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How to grill tender, fall-off-the-bone ribs

Newlywed, new mom and first-time home buyer, Sarah is currently playing out her exciting life in Phoenix, Arizona. She recently gave up her job in finance to stay at home with her baby girl, who between bath time and feeding time, keeps ...

Make the juiciest ribs

Ribs are an American staple. Whether celebrating the 4th of July or hosting a backyard barbecue, no get-together is complete without a juicy, tender rack of ribs.

How to grill tender, fall-off-the-bone ribs

Grilling ribs is nothing to be taken lightly. Everything from the quality of meat you choose to the temperature of the grill to the flavor of the barbecue sauce makes a difference. If you're looking to grill ribs that literally fall off the bones as you eat them, you're at the right place. We searched high and low for the best tips when it comes to grilling ribs. Give it a try; we're certain you won't be disappointed.


Make a rub

The first thing in preparing tender ribs is creating a rub that's sure to delight your taste buds and add to the ribs already delicious flavor. We like to keep things simple with a rub consisting of just three ingredients — salt, pepper and cayenne pepper. After applying a generous amount of the rub to the ribs, let them sit and marinate for a good 30 minutes.

For more grilling and rub recipes, click here >>


Precook the ribs

Most people place their ribs directly on the grill after they marinate. Though this will produce delicious ribs, we recommend precooking them in the oven first. Wrap the ribs in foil and place in the oven at 300 degrees F for 45 minutes. Precooking them helps intensify the flavor and naturally brings out the juices, ensuring your ribs will be anything but dry.


Grill the ribs

This is the easy part! Place the ribs over indirect, medium heat on your grill. The temperature should be about 325 degrees F. Cover the grill and cook the ribs for approximately two hours. Do not check on the ribs for the first 30 minutes — this is crucial! If you open the grill too many times, you put the ribs at risk of drying out. After the two hours is up, use a fork to make sure the ribs pull off the bone easily. If so, they are done. If you're using barbecue sauce, now is the time to slather the ribs in it.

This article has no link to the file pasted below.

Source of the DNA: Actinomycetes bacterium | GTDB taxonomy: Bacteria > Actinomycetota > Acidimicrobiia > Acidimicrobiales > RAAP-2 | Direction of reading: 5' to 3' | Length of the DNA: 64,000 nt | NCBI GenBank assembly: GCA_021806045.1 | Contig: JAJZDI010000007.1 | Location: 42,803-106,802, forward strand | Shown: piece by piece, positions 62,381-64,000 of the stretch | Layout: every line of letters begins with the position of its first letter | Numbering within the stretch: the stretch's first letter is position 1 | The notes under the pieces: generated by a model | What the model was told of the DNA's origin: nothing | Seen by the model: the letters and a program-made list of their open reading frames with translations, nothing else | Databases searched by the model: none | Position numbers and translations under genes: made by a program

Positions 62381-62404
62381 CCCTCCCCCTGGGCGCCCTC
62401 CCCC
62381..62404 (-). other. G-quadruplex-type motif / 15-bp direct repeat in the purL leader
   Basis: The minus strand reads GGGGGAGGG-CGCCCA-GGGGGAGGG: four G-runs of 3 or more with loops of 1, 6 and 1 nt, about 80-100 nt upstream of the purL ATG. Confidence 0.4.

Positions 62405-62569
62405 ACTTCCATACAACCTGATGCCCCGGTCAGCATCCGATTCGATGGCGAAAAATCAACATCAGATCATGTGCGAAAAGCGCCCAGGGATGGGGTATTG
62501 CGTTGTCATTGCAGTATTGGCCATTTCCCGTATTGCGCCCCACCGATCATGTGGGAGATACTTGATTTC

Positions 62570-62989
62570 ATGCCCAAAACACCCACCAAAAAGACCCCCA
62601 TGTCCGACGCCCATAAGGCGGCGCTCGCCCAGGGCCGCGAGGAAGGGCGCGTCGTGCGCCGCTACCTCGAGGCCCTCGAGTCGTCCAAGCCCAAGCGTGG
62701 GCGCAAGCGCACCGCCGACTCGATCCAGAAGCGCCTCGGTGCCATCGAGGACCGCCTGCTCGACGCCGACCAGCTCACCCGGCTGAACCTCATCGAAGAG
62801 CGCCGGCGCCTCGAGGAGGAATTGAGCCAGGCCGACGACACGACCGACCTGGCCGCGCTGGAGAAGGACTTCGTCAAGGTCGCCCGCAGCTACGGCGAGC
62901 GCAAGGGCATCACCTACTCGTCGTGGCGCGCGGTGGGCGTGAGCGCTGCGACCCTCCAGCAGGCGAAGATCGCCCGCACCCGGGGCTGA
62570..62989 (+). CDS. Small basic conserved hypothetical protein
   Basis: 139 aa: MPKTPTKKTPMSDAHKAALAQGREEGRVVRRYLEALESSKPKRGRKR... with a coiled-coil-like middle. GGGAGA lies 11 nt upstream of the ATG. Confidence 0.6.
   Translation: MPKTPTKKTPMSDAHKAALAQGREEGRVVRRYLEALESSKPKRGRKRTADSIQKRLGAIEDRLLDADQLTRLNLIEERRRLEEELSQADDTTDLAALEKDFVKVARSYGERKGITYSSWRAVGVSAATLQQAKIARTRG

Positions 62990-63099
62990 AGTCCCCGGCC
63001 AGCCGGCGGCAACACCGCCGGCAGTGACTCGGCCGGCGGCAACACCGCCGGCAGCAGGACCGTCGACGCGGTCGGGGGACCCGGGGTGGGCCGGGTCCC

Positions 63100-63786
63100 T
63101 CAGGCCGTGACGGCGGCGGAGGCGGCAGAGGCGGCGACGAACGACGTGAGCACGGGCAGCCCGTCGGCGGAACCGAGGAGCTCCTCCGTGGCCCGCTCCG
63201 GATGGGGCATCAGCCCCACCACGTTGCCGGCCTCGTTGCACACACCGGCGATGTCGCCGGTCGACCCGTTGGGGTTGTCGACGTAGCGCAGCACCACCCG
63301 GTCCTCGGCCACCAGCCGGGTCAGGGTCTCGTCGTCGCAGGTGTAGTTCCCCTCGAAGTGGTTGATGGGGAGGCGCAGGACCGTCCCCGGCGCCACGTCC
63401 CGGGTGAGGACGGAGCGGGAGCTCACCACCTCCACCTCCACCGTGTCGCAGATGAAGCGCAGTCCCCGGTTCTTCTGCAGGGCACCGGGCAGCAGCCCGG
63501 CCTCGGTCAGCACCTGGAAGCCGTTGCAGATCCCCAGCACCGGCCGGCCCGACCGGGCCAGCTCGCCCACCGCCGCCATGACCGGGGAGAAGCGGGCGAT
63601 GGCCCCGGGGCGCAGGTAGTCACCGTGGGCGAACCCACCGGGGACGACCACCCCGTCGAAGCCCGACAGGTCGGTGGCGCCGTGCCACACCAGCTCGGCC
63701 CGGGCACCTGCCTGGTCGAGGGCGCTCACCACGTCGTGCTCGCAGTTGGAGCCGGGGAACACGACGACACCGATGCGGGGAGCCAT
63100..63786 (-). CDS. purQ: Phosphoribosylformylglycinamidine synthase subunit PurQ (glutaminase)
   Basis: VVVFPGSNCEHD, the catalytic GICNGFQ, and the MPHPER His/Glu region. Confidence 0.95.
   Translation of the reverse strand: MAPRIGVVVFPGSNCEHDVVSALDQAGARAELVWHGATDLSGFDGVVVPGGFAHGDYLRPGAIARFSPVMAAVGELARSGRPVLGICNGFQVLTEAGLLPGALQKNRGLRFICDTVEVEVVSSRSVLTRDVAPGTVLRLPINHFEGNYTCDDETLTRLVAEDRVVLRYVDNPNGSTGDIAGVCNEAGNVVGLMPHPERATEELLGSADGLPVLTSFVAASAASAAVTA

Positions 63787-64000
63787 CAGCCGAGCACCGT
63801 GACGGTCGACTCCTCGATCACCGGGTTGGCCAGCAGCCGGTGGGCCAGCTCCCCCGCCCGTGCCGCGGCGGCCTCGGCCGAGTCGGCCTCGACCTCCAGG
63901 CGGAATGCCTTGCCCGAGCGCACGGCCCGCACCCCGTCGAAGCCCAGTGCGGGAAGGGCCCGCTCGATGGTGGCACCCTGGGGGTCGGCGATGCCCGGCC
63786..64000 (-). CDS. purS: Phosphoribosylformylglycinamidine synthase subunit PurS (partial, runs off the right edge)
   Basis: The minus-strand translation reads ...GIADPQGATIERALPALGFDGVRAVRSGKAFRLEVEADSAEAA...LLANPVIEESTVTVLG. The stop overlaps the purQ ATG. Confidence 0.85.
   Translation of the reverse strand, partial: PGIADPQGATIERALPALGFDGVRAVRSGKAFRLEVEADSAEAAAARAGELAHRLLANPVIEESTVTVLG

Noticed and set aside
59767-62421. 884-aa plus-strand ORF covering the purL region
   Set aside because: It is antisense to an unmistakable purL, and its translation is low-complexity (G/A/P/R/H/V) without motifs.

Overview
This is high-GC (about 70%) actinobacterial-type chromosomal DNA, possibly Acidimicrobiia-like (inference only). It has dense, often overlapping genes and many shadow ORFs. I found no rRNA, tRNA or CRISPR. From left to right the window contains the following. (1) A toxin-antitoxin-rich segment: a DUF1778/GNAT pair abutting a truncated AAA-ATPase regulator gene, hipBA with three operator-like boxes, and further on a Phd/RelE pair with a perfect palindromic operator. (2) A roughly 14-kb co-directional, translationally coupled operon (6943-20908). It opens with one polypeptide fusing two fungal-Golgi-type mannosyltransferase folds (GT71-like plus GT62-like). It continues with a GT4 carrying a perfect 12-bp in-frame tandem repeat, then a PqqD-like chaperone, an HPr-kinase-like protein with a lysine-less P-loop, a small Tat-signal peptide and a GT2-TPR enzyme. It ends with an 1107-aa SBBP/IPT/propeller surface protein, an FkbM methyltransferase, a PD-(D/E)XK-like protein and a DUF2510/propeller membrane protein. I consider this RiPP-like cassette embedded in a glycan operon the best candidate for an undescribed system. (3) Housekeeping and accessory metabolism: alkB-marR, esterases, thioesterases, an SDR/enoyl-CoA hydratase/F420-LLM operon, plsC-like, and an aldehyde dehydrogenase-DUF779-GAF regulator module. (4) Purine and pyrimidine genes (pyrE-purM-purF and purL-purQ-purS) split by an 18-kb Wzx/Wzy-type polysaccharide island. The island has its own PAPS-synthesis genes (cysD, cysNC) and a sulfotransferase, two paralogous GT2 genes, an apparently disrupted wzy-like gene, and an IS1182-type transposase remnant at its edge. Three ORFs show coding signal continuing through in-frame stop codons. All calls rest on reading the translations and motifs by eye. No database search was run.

What is indirect heat? The cooking does not take place directly over the heat. If you're using a gas grill, turn on half the burners and place the ribs on the unheated side. This allows them to cook more slowly and evenly and makes it less likely for them to burn.


Cool the ribs

After the ribs are fully cooked, take them off the grill and let them rest for 10-15 minutes. Allowing the meat to rest lets the moisture build up again and prevents the juices from running out of the ribs as you cut them. If you cut the meat right away, you lose a ton of vital juices pertinent to the overall flavor. We know you're hungry and your mouth is watering, but it's worth waiting an extra 10 minutes!

Common grilling mistakes

The most common mistakes people tend to make when grilling ribs, or grilling meat in general, include:

  • Grilling over direct heat. Any meat that is 2 inches thick or more should be grilled indirectly.
  • Putting the barbecue sauce on too soon. Save this for the end! You don't want the sauce to burn.
  • Peeking too often. If the recipe calls for a closed grill, do your best not to peek. Once per hour is fine but any more than that you run the risk of losing too much moisture.
  • Getting tipsy. We know it's more fun to grill with a drink in hand, but try to limit yourself to just one until the food is served.

More grilling tips

How to grill perfect chicken
How to make brownies on the grill
The secrets of the perfect steak

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